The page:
Of course you want to know about the equipment. You DON'T want to know about the hours spent waiting in the cold, the heat, the rain, the overcrowdedness. You don't want to know about the randomness quotient that means no matter how good your spot is you have no guarantee of a decent shot. You don't want to know about the low success rate, about how often you'll fail because your reflexes weren't quite good enough, your anticipation wasn't quite sharp enough, your attention was focussed elsewhere when something cool was happening in front of you. Plus you don't want to know about how even a good camera's autofocus can be flummoxed by the distracting lights, the stream of people moving back and forth and around the object of your attention on the carpet, the mobile phones and compact cameras held up high-and-blind by everyone around you, the pictures, posters, DVD covers and other movie memorabilia desperately shoved in front of stars....

You don't want to know how many premieres it takes before you start getting an idea of what goes on, about how much you get pushed and jostled, and how many times you get home cold and wet and reheating leftovers so you can sit down for several HOURS sifting through your photos, culling hundreds and hundreds of them down to a representative thirty or so, editing them and then writing a journal of comments while sleep-deprived at midnight, posting them to The Acclaim of The Internet (seriously... less than 50 views for Sony's latest Spider-Man reboot? Seriously??).

You probably are a bit confused as to Why Exactly I Do This In Light Of The Two Paragraphs Above. Very good question.

But No, you probably just want to know about the camera and lenses so you can nod and go 'ah.... that explains it'. Well, actually it doesn't explain much. But that said....

It started with one camera and a ... macro lens?

Pentax K10D : 2008 - 2011(retired, with full honours) The mighty K10D with its 'adapt or die' 90mm f2.8 Macro Lens... because premieres in London are invariably DARK and I'll take a good quality prime over a kit lens with reach. Oh, and it's weather-sealed because when it starts to rain you don't want to go home or pack away your mobile phone or lesser camera. 3 frames per second and a limited buffer means you have to get good at anticipation... a buffer that small will not save you.

Pentax K10D : 2008 - 2011(retired, with full honours)
The mighty K10D with its 'adapt or die' 90mm f2.8 Macro Lens... because premieres in London are invariably DARK and I'll take a good quality prime over a kit lens with reach. Oh, and it's weather-sealed because when it starts to rain you don't want to go home or pack away your mobile phone or lesser camera. 3 frames per second and a limited buffer means you have to get good at anticipation... a buffer that small will not save you.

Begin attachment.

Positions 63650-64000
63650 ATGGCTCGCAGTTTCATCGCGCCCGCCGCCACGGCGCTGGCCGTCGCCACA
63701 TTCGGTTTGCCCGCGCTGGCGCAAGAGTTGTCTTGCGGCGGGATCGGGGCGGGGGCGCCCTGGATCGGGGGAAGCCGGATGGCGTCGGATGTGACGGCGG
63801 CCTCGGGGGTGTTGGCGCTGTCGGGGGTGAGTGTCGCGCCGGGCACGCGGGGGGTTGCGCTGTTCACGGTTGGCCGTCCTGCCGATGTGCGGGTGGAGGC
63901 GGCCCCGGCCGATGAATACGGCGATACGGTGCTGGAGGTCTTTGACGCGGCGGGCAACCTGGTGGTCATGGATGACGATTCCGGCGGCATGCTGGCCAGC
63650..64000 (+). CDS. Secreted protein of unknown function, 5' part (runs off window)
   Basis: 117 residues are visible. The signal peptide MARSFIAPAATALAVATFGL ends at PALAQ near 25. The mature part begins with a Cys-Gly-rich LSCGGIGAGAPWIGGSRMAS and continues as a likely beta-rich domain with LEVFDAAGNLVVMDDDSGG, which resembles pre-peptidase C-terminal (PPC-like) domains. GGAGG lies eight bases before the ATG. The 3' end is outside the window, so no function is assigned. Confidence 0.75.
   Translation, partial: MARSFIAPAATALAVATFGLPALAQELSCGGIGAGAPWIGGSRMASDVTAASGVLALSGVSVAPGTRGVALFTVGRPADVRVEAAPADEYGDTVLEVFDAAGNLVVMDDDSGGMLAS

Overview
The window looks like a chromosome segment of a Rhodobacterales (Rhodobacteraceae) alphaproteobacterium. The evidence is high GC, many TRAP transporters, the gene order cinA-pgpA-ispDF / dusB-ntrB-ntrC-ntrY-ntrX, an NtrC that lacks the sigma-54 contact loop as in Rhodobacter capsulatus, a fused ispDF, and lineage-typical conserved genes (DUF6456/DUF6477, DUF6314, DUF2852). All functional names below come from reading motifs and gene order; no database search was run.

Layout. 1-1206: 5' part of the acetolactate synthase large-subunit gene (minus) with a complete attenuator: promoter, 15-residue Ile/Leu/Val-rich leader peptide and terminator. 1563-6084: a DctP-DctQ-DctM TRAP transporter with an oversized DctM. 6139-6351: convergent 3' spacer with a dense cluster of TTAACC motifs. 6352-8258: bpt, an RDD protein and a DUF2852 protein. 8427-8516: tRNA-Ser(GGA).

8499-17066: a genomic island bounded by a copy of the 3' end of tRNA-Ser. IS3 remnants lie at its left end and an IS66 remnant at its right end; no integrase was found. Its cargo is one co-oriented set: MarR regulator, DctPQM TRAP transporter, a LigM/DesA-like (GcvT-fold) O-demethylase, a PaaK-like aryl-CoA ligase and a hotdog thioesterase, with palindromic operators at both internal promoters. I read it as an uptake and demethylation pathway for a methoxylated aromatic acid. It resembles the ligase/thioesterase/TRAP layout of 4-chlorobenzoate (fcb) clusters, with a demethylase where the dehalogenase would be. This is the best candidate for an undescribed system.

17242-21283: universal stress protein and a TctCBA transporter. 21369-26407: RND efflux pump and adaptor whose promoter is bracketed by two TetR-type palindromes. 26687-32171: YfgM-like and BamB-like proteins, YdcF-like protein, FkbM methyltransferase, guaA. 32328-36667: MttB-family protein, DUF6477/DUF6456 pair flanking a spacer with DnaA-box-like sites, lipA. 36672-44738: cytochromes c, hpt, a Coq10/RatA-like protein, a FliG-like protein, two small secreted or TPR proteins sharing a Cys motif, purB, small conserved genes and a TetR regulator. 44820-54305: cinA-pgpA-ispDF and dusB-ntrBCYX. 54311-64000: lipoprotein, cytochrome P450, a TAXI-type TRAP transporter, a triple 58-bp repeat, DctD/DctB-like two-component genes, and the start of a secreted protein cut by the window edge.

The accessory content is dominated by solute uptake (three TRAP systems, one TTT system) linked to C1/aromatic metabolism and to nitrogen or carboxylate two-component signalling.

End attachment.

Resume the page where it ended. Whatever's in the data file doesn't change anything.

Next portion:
And Then it died in the the line of duty and I got an upgrade.

The K10 lasted a full tour of duty in London, only to fall at a (rare) premiere in Sydney. So I replaced it with the Pentax K-5. New and Improved, fresh with More megapixels. Faster autofocus. Better frame-per-second rapidfire shooting. More sensitivity at high-ISOs. And damnit if they weren't right about the 'Improved' bit. Especially in low light. And screw it... I had a dayjob. Throw a 70-200mm f2.8 onto that camera (Tamron.... 'cause I'm not made of money)

 

Pentax K5 : 2011 - present (occasionally semi-retired) The even mightier K-5. Now with 60% more frames per second, same great weather-sealing, and better autofocus. The 90mm f2.8 macro gets retired and replaced with a 70-200mm f2.8 for added quality and reach. I also have a short-range prime for (rare) indoor premieres, and a waterproof kit lens in case things get really grim. (They don't usually get really grim)

Pentax K5 : 2011 - present (occasionally semi-retired)
The even mightier K-5. Now with 60% more frames per second, same great weather-sealing, and better autofocus. The 90mm f2.8 macro gets retired and replaced with a 70-200mm f2.8 for added quality and reach. I also have a short-range prime for (rare) indoor premieres, and a waterproof kit lens in case things get really grim. (They don't usually get really grim)

And then I thought... why not a second camera?

Why spend valuable microseconds changing lenses in a crowded place when I can have two cameras on me at all times... in a crowded place? And why not have a secondary camera that almost anyone would agree is a better camera than my PRIMARY camera? These are very good questions you're asking...

 

Nikon D700 : 2014-2015 (retired, with honours) A Nikon. An actual professional camera. Superb autofocus and High-ISO performance, but since I have legacy pentax K-mount lenses for all the important focal lengths, it's got a 50mm f1.8 stuck on the front. It's a superb lens, I will say one thing though : the D700 meters like a DIVA. I've never seen a camera so reluctant to go with the flow in a variable-light-conditions event. (.. you know, like a Premiere). The Pentax is pretty goodnatured in all conditions (you might call it 'lazy' but I'm going with 'goodnatured') but the Nikon? One moment there's a light switched somewhere in the background and it underexposes like a supernova went off, other times the lights dim and it suddenly overexposes like somebody put a bag over its head. Still..... surprisingly good highlights and shadow recovery

Nikon D700 : 2014-2015 (retired, with honours)
A Nikon. An actual professional camera. Superb autofocus and High-ISO performance, but since I have legacy pentax K-mount lenses for all the important focal lengths, it's got a 50mm f1.8 stuck on the front. It's a superb lens, I will say one thing though : the D700 meters like a DIVA. I've never seen a camera so reluctant to go with the flow in a variable-light-conditions event. (.. you know, like a Premiere). The Pentax is pretty goodnatured in all conditions (you might call it 'lazy' but I'm going with 'goodnatured') but the Nikon? One moment there's a light switched somewhere in the background and it underexposes like a supernova went off, other times the lights dim and it suddenly overexposes like somebody put a bag over its head. Still..... surprisingly good highlights and shadow recovery

And then I thought... why not upgrade AGAIN? (on which note, some advice : don't just upgrade for the sake of it. Like... SERIOUSLY)

Pentax K3 : 2014-2015, and 2016 (dishonourable and permanent discharge) Meet the only camera in history that was NOT as good as its predecessors because its autofocus is worse, and on top of that Pentax replaced the three-point AF lever with a two-point AF lever so you have less choice in which of the worse AFs you want to choose between. I used this camera for a year and then went back to using the K5. I gave it another chance at the Rogue One premiere where it failed so completely I made sure it would never disappoint me again. I don't miss it - just like I didn't miss the f**king brick wall I threw it against more than once. Apology accepted, K3.